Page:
Robb T. White

The July Featured Writer is Robb T. White

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by Robb T. White

They put hoarders on TV nowadays. Relatives weep and whine over their disturbed relative’s mental condition and schedule interventions. When I was young, people didn’t; you minded your own business. Hoarders lived out of sight, even in their own neighborhoods.

Ours was called “Mrs. Lukes” because we didn’t know how to pronounce the faded name stenciled on her beat-up mailbox out front: Lukačs. None of us kids had ever spoken to her. If the yellowed sheers over her front window were ever open, it was an event to be mentioned.  

Our house was cattycorner to hers on Franklin, and I often walked past it on my way to the corner store. Years of neglect and weather had blown off any remnant of color.

I had a view of her soot-blackened garage from my upstairs bedroom window. In summer, my bedroom was a blast furnace, I couldn’t sleep. I sat up in bed one July night, looking out the window, groggy from the heat, and noticed a flickering beam. It swept back and forth, as if being carried low in the hand by someone heading toward the Mrs. Lukes’ garage. I was completely awake and curious when that same beam swept the path back to the rear of her house.

I told Johnny O the next day, mostly for the attention I knew it would bring. He and I were alone that morning sitting on the curb across the street. “My mother said Old Lady Lukes keeps newspapers from the Civil War inside the garage,” Johnny said.

We hadn’t realized that the twins were behind us. “That so, Rifleman?” Arnie mocked. “This shithole town wasn’t even born until nineteen-oh-two.”

“My mom says she keeps—”

“I don’t care what your mother says, Mama’s Boy,” Mikko said.

“Yeah,” Arnie said.  “You two faggots shut up; you make me sick.”

I wasn’t a hundred-percent sure what “faggot” meant, although I must have heard it often enough in that free-wheeling era before online bullying and political correctness. But if it came from a Joikiniemi’s mouth, it was obscene.

The early-morning temperature was already making everyone perspire. “There’s money inside her garage,” I piped up. “Silver . . .”—I choked on the word—“coins.”

The twins’ heads slowly swiveled toward me as if attached to a single wire.

“What did you say, you little creep?” Arnie demanded.

“What was that he said, him, little shit-for-brains?” Mikko doubling up his twin.

“Treas—treasure,” I said, almost gagging on the word.  I didn’t have enough spit in my mouth and my brain was ratcheting to keep up with the lie.

“Say it again,” Arnie insisted and took a step toward me.

“Bags of it,” I coughed out. “That’s what Doug Gollard said.”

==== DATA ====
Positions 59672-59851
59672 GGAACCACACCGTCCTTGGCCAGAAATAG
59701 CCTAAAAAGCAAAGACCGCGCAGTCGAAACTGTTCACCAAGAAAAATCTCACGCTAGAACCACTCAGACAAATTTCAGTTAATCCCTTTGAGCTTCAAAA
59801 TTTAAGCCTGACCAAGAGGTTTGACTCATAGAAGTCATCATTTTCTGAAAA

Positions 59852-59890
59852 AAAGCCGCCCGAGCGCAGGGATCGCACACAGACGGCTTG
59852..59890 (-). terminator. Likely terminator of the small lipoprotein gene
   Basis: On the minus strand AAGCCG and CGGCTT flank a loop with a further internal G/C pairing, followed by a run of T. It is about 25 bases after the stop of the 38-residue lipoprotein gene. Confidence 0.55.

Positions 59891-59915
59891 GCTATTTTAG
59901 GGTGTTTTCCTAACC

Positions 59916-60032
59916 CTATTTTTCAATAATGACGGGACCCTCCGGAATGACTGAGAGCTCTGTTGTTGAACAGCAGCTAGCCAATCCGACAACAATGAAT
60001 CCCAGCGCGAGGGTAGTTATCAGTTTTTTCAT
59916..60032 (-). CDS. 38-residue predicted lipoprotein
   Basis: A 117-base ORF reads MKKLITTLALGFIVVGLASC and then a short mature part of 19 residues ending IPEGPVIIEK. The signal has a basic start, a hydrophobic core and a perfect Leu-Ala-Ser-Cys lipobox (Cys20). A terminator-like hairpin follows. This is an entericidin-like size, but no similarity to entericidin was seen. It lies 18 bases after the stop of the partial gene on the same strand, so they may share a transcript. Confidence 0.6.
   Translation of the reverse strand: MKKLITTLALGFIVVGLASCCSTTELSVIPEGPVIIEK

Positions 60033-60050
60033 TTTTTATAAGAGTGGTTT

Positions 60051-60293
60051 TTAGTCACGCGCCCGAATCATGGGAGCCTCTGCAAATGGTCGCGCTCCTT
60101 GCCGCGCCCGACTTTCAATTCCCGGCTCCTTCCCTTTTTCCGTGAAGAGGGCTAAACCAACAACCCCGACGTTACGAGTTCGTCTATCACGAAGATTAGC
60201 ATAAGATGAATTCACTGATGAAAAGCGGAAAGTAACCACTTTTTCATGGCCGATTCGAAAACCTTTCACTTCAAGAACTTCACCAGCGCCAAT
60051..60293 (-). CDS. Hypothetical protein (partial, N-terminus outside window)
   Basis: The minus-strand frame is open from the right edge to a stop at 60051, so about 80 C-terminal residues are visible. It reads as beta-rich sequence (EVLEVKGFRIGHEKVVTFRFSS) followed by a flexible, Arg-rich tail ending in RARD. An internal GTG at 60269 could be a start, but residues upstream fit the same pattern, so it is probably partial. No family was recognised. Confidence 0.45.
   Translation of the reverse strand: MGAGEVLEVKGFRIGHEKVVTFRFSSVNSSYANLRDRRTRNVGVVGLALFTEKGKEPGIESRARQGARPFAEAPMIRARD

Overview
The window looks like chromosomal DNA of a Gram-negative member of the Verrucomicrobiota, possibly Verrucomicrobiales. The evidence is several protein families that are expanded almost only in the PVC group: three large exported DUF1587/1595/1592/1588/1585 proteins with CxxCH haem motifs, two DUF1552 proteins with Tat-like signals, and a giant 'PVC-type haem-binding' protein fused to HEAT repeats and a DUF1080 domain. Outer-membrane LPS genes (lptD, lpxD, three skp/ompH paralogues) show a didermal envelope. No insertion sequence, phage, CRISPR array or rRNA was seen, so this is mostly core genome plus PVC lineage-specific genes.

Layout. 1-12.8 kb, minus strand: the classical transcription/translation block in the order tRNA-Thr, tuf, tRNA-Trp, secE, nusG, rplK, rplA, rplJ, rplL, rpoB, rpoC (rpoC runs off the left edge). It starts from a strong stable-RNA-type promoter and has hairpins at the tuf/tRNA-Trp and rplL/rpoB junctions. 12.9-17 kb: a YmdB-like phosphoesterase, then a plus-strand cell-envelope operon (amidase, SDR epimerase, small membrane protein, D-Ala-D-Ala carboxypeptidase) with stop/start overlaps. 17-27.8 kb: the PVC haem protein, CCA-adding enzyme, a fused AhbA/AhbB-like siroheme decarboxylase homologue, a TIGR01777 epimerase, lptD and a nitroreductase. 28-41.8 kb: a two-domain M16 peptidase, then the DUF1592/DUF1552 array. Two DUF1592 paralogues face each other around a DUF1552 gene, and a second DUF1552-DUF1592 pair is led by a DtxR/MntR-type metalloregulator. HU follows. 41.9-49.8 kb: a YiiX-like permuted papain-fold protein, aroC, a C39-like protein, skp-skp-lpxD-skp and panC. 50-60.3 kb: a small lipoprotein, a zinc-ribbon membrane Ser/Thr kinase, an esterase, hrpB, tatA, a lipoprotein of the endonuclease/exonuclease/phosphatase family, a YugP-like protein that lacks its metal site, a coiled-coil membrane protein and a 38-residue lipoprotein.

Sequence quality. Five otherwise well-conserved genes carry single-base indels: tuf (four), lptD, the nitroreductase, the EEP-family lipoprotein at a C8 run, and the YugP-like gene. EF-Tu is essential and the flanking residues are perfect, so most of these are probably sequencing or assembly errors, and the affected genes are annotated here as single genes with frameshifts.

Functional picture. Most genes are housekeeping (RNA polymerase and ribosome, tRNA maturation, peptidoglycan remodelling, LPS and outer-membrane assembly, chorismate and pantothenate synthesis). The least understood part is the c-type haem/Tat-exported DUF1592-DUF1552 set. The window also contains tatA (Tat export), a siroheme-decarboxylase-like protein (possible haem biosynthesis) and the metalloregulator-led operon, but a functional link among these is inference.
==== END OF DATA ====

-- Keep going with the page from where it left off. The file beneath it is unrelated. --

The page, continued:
Dougie Gollard was fifteen and lived across the street from Mrs. Lukes with his older brother. I’d square it with him later if the twins confronted him. But right then, it was emergency time.  I hoped my face wasn’t blushing.

Lying was difficult for me. I had visions of hell from the teaching nuns at our school who were downright eloquent on the torments hell inflicted on sinners, even children. Clocks that ticked:  You’ll never get out, you’ll never get out . . .

As I caught my breath, my brain stopped its gerbil-like squirming, and I found it easier to embellish the lie, which was merely rumors I’d heard ever since my family had moved into the big green house on the corner of Walnut and Franklin.

“That settles it—” Mikko began.

“—we’re breaking in,” Arnie said, finishing his brother’s thought.

They told us exactly where and when to meet them that night; they left Johnny and me in the street contemplating our orders—and the threats they added if we failed in any of the particulars. 
“Oh, shit from Shinola,” I remember saying—a rare excursion into profanity—and a misapplied borrowing of my mother’s expression for stupid people.

I looked at Johnny who, for once, was speechless. He’d been thumped around by one or both twins in the past, rough-housing, but disobeying a Joikiniemi in this circumstance was tantamount to desertion in war time. My stomach felt queasy.

All I remember from that point on until nightfall was killing time alone in the brutal heat. My garage was designated the “staging area” for the forthcoming break-in because it was just a few dozen yards away from Mrs. Lukes’ garage.

The trick was to get out of my house. But that night, my parents made it easy.

Being Sunday, and a long-established, all-day drinking day for both, getting out at that late hour without being seen was no challenge. I merely had to walk down the steps avoiding the places where the boards creaked loudest and grip the door knob in both hands, turn it, open the door, and walk out. The slurred speech and familiar noises from the kitchen ensured my invisibility. Nothing short of a jet engine falling through the roof would have caught their attention.

I walked beside the house avoiding the rose bushes and ducking below the two bright kitchen windows. Once in my garage, I went to the place where the two-by-fours were stacked and pulled the gear I’d hidden that afternoon. I took off my white tee-shirt, folded it into a bag and zipped up a black nylon windbreaker despite the heat. My Levi’s were dark enough, and I’d taken the precaution on blacking out the white Keds’ circle on the sides of my high-top sneakers with an ink pen. A black skullcap and a flashlight from the basement rounded out my criminal ensemble.